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Stay in an Apartment (or houseboat)
Finding your own place through sites such as Airbnb is always a great option when travelling, and Amsterdam is a city where this is particularly true. Hotels in Amsterdam are often on the pricey side and don’t provide great value for money compared to renting your own apartment, especially when many people visit Amsterdam as a group.
There are plenty of apartments available around the city, including beautiful houseboats located on the canals where you can truly live like a local.
Plus, if you get your own apartment with a kitchen you can pick up plenty of Dutch treats such as these unbelievably delicious cheese wheels from Cheese & More to eat at home.
Escape the Red Light District
Sure, if you want to be surrounded by British stag groups, sex shops and strip clubs for your entire trip then this is the place to be. But if you’re looking to avoid the tourists and explore Amsterdam like a local, you’re going to want to venture out of De Wallen, the medieval city centre which is home to the more popular canals, busy bars and infamous red light district.
Head to De Pijp instead
Move south of the city centre to the lively area of De Pijp to escape the tourists and mingle with the locals. De Pijp, which was formally the city’s Latin quarter, is now home to Amsterdam’s creatives, students and bohemian community and is rammed with restaurants, cafes and bars.
Pijp is one of Amsterdam’s most culturally diverse areas, with people of all nationalities forming its colourful population. This is something that is heavily reflected in the type of restaurants and cafes you will find in the area, with a variety of cuisines including Moroccan, Turkish, Spanish and Japanese.
De Pijp is also home to the Netherlands’ largest open-air market, the Albert Cuypmarkt. Here you will find fresh seafood, vegetables and cheese, as well as clothes, accessories and flowers. If you visit the area in the daytime, make sure to grab some food from the market and go for a picnic in Sarphatipark – one of Amsterdam’s many gorgeous parks.
Where to eat in De Pijp: Boca’s
A cosy restaurant on the edge of Sarphatipark serving Spanish tapas-style dishes at affordable prices. Definitely try the trio of fries!
Where to drink in De Pijp: Paardje
A restaurant in the day and bar at night, Paardje is an exciting local hotspot with a large outdoor terrace welcoming in locals of all ages until 3am at weekends. This is the perfect spot to experience Amsterdam like a local at night, far away from the strip clubs of the Red Light District.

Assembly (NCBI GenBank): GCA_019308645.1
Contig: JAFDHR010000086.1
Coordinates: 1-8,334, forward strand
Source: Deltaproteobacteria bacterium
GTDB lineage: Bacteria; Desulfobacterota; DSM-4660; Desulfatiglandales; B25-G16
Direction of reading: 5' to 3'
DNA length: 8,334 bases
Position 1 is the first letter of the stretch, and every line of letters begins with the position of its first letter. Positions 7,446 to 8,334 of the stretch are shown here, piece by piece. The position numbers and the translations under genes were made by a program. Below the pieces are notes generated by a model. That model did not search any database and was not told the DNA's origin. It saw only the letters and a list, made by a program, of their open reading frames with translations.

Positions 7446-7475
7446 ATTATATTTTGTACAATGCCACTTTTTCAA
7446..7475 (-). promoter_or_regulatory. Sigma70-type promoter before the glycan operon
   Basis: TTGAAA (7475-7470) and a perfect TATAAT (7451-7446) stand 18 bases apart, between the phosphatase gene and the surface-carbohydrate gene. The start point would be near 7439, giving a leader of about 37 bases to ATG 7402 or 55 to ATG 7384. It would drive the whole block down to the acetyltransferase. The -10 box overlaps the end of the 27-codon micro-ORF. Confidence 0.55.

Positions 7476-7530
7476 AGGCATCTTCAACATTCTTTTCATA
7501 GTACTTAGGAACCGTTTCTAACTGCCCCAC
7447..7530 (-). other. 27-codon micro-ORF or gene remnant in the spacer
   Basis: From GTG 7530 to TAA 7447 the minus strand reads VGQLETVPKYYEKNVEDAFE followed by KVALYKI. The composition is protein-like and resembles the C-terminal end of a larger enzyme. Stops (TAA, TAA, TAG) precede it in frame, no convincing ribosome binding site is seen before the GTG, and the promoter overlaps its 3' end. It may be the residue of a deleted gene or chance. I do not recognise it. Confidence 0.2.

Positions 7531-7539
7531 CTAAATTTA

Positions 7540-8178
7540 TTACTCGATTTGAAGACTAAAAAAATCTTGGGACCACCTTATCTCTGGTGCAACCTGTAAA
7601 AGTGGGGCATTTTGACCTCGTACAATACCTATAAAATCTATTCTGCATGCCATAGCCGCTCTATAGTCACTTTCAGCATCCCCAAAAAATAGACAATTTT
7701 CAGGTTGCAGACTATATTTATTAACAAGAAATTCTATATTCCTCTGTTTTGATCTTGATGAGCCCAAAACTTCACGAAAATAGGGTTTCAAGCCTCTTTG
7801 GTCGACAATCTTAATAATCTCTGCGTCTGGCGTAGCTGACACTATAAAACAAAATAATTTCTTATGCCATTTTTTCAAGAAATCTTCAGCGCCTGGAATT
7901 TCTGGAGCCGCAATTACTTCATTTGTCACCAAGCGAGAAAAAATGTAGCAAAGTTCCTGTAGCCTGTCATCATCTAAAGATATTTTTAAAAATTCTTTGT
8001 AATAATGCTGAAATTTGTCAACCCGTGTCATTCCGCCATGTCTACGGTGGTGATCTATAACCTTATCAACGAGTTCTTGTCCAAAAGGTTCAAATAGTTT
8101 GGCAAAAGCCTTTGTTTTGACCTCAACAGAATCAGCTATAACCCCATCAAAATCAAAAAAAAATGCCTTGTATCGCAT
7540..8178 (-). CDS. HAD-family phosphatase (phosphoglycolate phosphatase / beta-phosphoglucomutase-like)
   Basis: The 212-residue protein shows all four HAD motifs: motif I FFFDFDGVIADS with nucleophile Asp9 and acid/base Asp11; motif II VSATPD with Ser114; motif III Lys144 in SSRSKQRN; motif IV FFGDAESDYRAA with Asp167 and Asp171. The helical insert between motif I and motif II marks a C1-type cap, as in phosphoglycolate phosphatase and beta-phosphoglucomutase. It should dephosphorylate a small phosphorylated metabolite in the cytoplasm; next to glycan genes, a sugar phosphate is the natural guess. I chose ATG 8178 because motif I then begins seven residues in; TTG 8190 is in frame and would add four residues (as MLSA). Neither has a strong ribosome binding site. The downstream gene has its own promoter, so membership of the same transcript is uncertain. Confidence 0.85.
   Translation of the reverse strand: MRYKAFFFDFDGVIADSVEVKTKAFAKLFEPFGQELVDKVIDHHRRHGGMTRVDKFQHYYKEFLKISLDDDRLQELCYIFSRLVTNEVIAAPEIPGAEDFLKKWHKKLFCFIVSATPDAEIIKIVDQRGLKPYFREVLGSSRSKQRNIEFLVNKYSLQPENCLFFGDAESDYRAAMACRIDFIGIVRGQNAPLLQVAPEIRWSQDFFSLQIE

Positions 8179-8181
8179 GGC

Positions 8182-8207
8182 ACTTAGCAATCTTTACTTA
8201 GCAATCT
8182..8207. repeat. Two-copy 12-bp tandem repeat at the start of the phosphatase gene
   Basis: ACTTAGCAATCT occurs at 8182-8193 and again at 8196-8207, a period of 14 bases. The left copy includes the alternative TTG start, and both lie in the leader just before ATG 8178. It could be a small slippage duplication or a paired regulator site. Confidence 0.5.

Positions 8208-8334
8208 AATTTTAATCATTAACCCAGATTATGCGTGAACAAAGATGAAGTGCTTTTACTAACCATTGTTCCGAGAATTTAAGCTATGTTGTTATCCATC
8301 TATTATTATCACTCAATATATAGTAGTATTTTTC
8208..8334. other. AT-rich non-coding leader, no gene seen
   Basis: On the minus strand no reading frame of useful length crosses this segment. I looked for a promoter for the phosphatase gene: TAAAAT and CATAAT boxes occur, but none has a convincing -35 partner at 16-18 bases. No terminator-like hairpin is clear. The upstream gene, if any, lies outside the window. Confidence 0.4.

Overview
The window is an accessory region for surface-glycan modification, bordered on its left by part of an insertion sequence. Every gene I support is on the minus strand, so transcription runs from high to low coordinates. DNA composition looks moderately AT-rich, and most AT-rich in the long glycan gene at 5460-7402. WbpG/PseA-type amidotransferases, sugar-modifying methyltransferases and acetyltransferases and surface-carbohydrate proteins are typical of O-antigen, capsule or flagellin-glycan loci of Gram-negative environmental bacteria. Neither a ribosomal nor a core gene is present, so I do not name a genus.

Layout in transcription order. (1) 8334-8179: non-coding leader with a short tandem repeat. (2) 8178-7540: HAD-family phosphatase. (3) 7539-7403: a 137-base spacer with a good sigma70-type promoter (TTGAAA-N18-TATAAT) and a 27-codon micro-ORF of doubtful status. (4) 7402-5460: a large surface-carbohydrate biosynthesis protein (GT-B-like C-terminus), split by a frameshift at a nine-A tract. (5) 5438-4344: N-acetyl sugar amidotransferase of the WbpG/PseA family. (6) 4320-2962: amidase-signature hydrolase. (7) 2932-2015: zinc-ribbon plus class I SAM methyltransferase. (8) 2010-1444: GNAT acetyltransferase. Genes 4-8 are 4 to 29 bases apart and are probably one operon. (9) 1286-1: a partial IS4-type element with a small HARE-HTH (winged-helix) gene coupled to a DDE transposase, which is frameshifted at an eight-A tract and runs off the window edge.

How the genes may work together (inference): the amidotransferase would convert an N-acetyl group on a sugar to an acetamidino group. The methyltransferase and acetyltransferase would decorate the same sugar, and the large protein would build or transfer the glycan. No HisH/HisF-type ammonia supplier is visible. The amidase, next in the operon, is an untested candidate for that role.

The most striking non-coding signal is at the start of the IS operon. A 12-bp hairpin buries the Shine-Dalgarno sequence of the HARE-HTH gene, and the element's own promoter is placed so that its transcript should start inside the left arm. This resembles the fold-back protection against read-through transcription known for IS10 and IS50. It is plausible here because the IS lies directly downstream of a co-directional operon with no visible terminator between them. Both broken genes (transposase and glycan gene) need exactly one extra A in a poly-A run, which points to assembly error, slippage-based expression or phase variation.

Or try Reguliersdwarsstraat, Amsterdam’s gay street
Reguliersdwarsstraat, which is located just behind the beautiful flower market (bloemenmarkt) on the outskirts of the city centre, is Amsterdam’s famous gay street.
In the 1980’s, Reguliersdwarsstraat was the first place in Europe where gay and straight people partied together in an open environment. Now the street offers a wide range of gay and straight venues including trendy gay bars, traditional Dutch cafes and international restaurants.
There’s even an amazing Japanese-style karaoke bar called The Duke of Tokyo with private rooms that you can hire for just €6 per person per hour.
Hire a bike to explore the city
Anyone who has spent any time whatsoever in the Netherlands will know that it is the country of bikes. Altogether the Dutch own 22.5 million bicycles between their population of 17 million people. That’s the highest number of bikes per capita in the world. Therefore if you want to truly explore Amsterdam like a local, hire a bike for the day and get cycling!
You could also combine cycling with a tour of the city, such as this 3 hour guided bike tour of Amsterdam’s back streets and hidden gems. Or just go at it alone and explore some of the most Instagrammable spots in Amsterdam.
Get on the water in a private boat
Instead of jumping straight on to one of the large canal cruises, hunt down a private boat instead. You’ll be able to find companies or individuals offering private tours on smaller or even private boats if you’re with a small group, and these are not only much more fun but also better value for money.
A one hour canal cruise on one of the large boats will set you back around €15, with many having an onboard bar with drinks available for an additional fee. We found a small private boat that took our group of 5 for €20 per person, including unlimited drinks from an onboard icebox.
Our boat driver/personal tour guide was a friendly and funny local guy who showed us some more off-the-beaten-path areas (including the part of town he was from) and told us stories about real Amsterdam. Plus we had the company of his lovely dog Telmar who sat up front enjoying the gorgeous sunshine and posing for photos.
We even ended up enjoying ourselves so much that we extended our trip to a second hour for only an additional €10 per person, something which couldn’t have been done on the set tours.
Eat where the locals eat
Like with most big cities, if you eat in the main tourist areas you will probably end up spending a lot of money on fairly average food, and Amsterdam is no different.
However, venture off of the beaten path and within minutes of the main sights of the city you’ll be able to find plenty of delicious and affordable food, just follow the locals!
Van Dobben is an excellent choice for some cheap and tasty (but maybe not the healthiest) local food. On the inside, Van Dobben looks like a simple greasy spoon or British chippy, but in fact, it is home to what many locals claim are the greatest bitterballen and croquettes in town!
And if you manage all of the above and still have time left to explore, why not leave Amsterdam and explore some of the beautiful nearby towns and sights? Check out great this post for the best day trips from Amsterdam.
Do you have tips for exploring Amsterdam like a local? Let me know in the comments below…